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PostPosted: Sun Jun 19, 2016 5:27 am 
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Hey guys,

I'm continuing my quest to gain more knowledge about scrolling and the associated techniques.

This time, I'm looking at various techniques I can use to mask the transition between vertical mirroring and horizontal mirroring. In games like Metroid and Mega Man, doors and ladders add a nice aesthetic to the game, but of course as developers, we know that they also mask the transition between scrolling axes.

Some games don't have any smooth transition, they just instantly change areas. Some of this is seen in parts of Air Fortress.

Can you guys think of any other techniques used to transition between h/v mirroring?


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PostPosted: Sun Jun 19, 2016 5:48 am 
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Some games just don't transition between mirrorings, and keep scrolling in four directions using the same setting.

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PostPosted: Sun Jun 19, 2016 6:58 am 
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I don't think Megaman ever transitions between directions, if I recall correctly all vertical motion is fast (which hides the mirroring issue). Vertical movement was only ever added in the post-NES games I think.

Most of the games that just swap between screens also happen to be using the nametable for the HUD, where keeping the HUD in place would interfere with thtat. Zelda is the only exception to the rule that comes to my mind (has both HUD and vertical motion), but vertical motion looks jerky (as it's done by just moving tiles instead of scrolling), especially in dungeons where it's slower.


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PostPosted: Sun Jun 19, 2016 8:53 am 
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Games which choose to change mirroring between H and V will do so when the scrolling is equal to (0, 0) so that they can change the mirroring without affecting the displayed screen.

Megaman 3-6 indeed change the mirroring when scrolling direction changes, however it's more to similate one-screen mirroring (only one nametable is used as the main one) rather than to hide scrolling glitches (which would require they to do it the oposite way).


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PostPosted: Sun Jun 19, 2016 10:39 am 
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I'm of the opinion that a solid 8-way scrolling engine is a much better investment than a clunky 4-way system that has to worry about a bunch of conditions and limitations. Make a good 8-way scrolling system and you can reuse it for practically any kind of scrolling NES game.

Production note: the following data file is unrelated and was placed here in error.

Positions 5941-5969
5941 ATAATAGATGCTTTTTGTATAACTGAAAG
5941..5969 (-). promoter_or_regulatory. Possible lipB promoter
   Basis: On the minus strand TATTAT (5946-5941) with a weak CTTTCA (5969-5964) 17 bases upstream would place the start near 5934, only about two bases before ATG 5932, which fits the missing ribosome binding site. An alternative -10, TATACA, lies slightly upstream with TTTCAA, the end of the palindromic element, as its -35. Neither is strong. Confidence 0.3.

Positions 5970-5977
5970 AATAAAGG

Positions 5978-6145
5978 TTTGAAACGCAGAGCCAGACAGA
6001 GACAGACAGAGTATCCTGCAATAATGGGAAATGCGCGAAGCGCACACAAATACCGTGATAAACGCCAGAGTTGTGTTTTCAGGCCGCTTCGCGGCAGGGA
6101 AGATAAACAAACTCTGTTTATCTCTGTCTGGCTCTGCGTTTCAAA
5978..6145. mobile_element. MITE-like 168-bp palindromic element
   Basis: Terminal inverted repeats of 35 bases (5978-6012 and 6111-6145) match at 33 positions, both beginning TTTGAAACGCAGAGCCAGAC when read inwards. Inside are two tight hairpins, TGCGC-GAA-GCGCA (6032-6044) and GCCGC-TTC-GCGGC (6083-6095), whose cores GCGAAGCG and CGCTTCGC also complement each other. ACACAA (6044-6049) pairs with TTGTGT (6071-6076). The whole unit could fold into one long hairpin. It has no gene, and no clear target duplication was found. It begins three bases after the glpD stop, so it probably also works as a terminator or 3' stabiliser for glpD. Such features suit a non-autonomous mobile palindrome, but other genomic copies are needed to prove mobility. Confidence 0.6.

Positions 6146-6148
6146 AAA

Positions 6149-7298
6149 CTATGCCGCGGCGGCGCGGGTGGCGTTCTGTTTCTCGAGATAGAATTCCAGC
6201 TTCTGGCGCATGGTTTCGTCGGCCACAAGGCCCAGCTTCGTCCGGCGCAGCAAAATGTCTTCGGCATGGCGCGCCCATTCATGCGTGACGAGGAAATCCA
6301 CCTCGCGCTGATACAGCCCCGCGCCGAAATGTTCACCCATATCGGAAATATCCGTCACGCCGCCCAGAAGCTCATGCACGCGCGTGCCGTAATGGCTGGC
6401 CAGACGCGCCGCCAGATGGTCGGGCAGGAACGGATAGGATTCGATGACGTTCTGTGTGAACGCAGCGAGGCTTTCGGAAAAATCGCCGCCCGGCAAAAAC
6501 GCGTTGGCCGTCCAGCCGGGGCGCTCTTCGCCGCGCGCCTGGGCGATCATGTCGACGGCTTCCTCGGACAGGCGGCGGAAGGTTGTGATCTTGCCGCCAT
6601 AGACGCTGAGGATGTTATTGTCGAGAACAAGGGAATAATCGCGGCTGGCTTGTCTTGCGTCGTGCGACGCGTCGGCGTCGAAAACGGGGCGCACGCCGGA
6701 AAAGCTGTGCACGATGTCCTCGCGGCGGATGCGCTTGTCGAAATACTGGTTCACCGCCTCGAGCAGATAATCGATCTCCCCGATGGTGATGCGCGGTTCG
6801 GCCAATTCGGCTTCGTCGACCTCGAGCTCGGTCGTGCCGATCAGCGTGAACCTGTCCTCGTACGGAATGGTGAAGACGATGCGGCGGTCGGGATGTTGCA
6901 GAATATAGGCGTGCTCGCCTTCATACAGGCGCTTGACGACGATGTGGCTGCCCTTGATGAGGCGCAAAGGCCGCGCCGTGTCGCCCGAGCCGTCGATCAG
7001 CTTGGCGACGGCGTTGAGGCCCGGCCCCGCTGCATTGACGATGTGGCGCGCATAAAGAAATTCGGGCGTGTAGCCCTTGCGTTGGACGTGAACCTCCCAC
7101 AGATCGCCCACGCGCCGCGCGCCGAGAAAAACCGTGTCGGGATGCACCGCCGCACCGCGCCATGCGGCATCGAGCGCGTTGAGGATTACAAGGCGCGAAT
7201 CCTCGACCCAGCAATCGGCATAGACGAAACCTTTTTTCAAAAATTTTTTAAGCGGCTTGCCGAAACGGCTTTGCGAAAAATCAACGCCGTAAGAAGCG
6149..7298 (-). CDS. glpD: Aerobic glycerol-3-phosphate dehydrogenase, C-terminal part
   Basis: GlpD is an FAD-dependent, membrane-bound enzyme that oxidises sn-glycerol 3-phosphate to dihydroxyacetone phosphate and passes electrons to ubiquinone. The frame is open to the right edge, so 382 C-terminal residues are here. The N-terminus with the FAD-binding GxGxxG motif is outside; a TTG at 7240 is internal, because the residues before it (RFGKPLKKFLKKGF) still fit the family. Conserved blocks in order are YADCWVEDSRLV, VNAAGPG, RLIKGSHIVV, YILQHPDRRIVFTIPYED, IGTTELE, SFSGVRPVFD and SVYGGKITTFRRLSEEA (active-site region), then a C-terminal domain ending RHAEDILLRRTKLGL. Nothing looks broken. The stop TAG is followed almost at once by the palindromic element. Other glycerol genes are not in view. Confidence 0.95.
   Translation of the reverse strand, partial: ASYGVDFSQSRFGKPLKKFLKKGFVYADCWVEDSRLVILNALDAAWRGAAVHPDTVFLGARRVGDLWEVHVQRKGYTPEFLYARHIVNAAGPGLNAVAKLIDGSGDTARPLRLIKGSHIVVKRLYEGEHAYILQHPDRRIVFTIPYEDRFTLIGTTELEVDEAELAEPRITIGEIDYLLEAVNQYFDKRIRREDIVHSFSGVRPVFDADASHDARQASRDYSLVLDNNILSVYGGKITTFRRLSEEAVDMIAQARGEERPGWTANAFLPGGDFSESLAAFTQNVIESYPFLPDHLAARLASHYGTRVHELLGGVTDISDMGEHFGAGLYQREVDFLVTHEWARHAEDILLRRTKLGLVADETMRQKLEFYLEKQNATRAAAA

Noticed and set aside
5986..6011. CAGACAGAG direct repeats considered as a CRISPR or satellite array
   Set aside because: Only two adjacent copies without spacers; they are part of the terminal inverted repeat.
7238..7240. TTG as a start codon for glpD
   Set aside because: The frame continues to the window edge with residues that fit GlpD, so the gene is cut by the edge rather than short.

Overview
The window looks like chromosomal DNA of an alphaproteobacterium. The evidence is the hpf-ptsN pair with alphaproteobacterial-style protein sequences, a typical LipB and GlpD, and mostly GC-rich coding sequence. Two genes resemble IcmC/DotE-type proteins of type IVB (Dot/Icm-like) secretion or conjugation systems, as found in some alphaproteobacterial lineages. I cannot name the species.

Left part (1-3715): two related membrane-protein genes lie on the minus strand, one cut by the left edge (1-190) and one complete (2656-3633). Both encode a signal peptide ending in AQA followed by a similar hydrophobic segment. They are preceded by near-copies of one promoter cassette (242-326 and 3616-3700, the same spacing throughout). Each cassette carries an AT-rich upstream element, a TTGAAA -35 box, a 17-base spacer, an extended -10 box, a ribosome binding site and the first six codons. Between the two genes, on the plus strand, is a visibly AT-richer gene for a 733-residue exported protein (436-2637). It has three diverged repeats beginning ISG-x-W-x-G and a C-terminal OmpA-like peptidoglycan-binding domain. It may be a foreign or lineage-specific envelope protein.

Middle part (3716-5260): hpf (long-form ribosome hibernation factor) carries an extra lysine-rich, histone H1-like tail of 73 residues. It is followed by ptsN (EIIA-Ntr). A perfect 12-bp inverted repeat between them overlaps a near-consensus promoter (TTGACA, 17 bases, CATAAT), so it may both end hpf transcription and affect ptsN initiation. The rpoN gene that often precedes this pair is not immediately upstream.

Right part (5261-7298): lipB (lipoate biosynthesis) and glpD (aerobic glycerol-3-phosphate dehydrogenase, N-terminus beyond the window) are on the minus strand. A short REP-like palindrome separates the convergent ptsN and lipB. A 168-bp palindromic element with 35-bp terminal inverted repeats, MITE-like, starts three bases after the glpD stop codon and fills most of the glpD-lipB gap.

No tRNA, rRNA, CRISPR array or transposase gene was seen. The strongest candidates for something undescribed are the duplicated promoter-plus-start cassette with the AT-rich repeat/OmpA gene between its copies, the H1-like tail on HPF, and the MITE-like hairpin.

It's possible to get glitch-free 8-way scrolling on the NES using only the 2 built-in name tables, but you have to jump through some hoops to accomplish this, specially if you don't have mapper IRQs. For this reason, in my current project I decided to use 4 screens (i.e. no mirroring) and not worry about glitches or special tricks. Adding extra name table RAM to a cartridge is extremely simple if you use CHR-RAM, and is essentially free nowadays because 8KB RAM chips are harder to find than 16KB or 32KB ones, so the memory will often be in the cartridge anyway, and using the extra memory for name tables is just a matter of changing a single wire.


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PostPosted: Sun Jun 19, 2016 11:43 am 
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As someone who wrote a game relying on a "cluncky 4-way scrolling system", I have to disagree with your 1st statement. It really depends on the game. I think the majority of available NES games do not have free 8-way scrolling implemented in them, because this is complex, expensive in terms of memory/ressources, and very error prone. Especially with a status bar.


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PostPosted: Sun Jun 19, 2016 12:02 pm 
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In reading on the various scrolling methods, I've noticed that there are always accommodations for the status bar. Why does the status bar complicate scrolling in any setting?


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PostPosted: Sun Jun 19, 2016 12:11 pm 
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The map for a status bar requires its own video memory. In a typical 512x240 pixel (horizontal arrangement/vertical mirroring) or 256x480 pixel (vertical arrangement/horizontal mirroring) nametable layout, the visible region may cross the part of video memory devoted to the status bar. Workarounds:
  • Super Mario Bros. 3 levels that aren't vertical are 480 - 48 = 432 pixels tall, to leave room for the status bar at the bottom of a 256x480 pixel nametable.
  • A few games (Little Nemo and Kirby's Adventure) write all changes to both the first and second half of a 256x480 nametable, so that whenever the scroll is about to hit the status bar, it jumps to the other copy.
  • A few games use 256x480 and redraw the status bar between the bottom of one nametable to the bottom of the other nametable whenever the scroll is about to hit the status bar.
  • Most games developed by Rare use 1-screen mirroring, which divides video memory into two independent 256x240 pixel pages.
  • Crystalis uses 256x480 but uses an IRQ at the bottom of 240 pixels to wrap around to the top, simulating 1-screen mirroring mode.


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PostPosted: Sun Jun 19, 2016 12:25 pm 
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tepples wrote:
The map for a status bar requires its own video memory. In a typical 512x240 pixel (horizontal arrangement/vertical mirroring) or 256x480 pixel (vertical arrangement/horizontal mirroring) nametable layout, the visible region may cross the part of video memory devoted to the status bar. Workarounds:
  • Super Mario Bros. 3 levels that aren't vertical are 480 - 48 = 432 pixels tall, to leave room for the status bar at the bottom of a 256x480 pixel nametable.
  • A few games (Little Nemo and Kirby's Adventure) write all changes to both the first and second half of a 256x480 nametable, so that whenever the scroll is about to hit the status bar, it jumps to the other copy.
  • A few games use 256x480 and redraw the status bar between the bottom of one nametable to the bottom of the other nametable whenever the scroll is about to hit the status bar.